School spending per pupil increased 34 percent during the 1980s after adjustment for inflation. Why, then, must many teachers spend their own money to provide their classrooms with the most basic supplies such as books, paper, and chalk?
The student-to-staff ratio has declined since 1970 from 13 students for every staff person (including non-teachers) to roughly nine to one in 1992, yet a common complaint from parents is that their children don't receive enough individual attention in public schools.
Paradoxes like these abound in public education. Despite decades of spending increases (see Figure 1), the perception exists that when it comes to public education, we scrimp on our schools. To a certain extent, the perception is valid. After all, just 58 cents of every education dollar actually make it to the classroom, leaving local educators with far fewer resources than they might have otherwise.
What hobbles our schools is not a lack of money, but a lack of money management. When resources are used inefficiently, when state and federal mandates hamstring local education budgets, or when onerous collective-bar-gaining agreements squeeze school finances, even a generous amount of funding evaporates by the time it reaches the classroom. (See sidebar below.)
The key question is not how much money is spent, but how well that money is spent. Across the country, school administrators are asking themselves that question as they look for new ways to channel more dollars into the classroom. In the area of support services, administrators are finding some budgetary relief by turning to the efficiencies of the private sector for help. By contracting with private companies for busing, maintenance, and food service, schools can do more with less. Reducing costs, increasing revenues, and tapping new reserves of capital investment and expertise can help school administrators focus on their core responsibility: educating children.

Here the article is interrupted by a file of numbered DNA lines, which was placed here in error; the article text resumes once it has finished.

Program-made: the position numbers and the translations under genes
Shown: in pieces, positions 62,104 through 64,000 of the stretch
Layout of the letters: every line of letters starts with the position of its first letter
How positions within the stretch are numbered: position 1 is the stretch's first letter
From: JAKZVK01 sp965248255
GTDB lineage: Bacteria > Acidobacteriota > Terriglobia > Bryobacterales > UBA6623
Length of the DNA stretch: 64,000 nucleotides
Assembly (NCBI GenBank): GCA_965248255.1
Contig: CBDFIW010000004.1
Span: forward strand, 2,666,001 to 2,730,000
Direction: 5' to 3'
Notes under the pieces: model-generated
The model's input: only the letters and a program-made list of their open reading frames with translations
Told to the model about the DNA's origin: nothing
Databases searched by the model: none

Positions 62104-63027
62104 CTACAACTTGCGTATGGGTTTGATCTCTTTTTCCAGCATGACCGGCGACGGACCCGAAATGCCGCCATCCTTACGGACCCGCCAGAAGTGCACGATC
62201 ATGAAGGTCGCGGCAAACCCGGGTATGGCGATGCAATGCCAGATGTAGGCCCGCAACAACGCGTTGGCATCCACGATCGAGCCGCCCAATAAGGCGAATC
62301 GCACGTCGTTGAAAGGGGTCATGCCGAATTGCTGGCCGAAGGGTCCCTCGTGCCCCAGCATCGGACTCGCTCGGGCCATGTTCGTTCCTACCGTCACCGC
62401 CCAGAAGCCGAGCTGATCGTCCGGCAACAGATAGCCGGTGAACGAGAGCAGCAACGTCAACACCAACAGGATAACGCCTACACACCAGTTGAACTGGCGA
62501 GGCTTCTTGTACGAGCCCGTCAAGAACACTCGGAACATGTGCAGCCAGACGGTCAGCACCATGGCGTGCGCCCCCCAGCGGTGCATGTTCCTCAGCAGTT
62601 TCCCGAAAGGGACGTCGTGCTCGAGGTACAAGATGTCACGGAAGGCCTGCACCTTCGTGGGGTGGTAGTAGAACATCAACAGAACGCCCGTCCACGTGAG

Non-instructional and support activities make up a sizeable portion of public-school budgets. Consider:
Only about half of all public-school employees are teachers. Of 4.6 million school staff employed in 1991 by the nation's public schools, just 2.4 million were teachers.
Between 1960 and 1984, the number of non-classroom instructional personnel in America's public-school classrooms grew by 400 percent, nearly seven times the rate of growth of classroom teachers.
Public schools operate with five times more non-instructional personnel per student than parochial schools.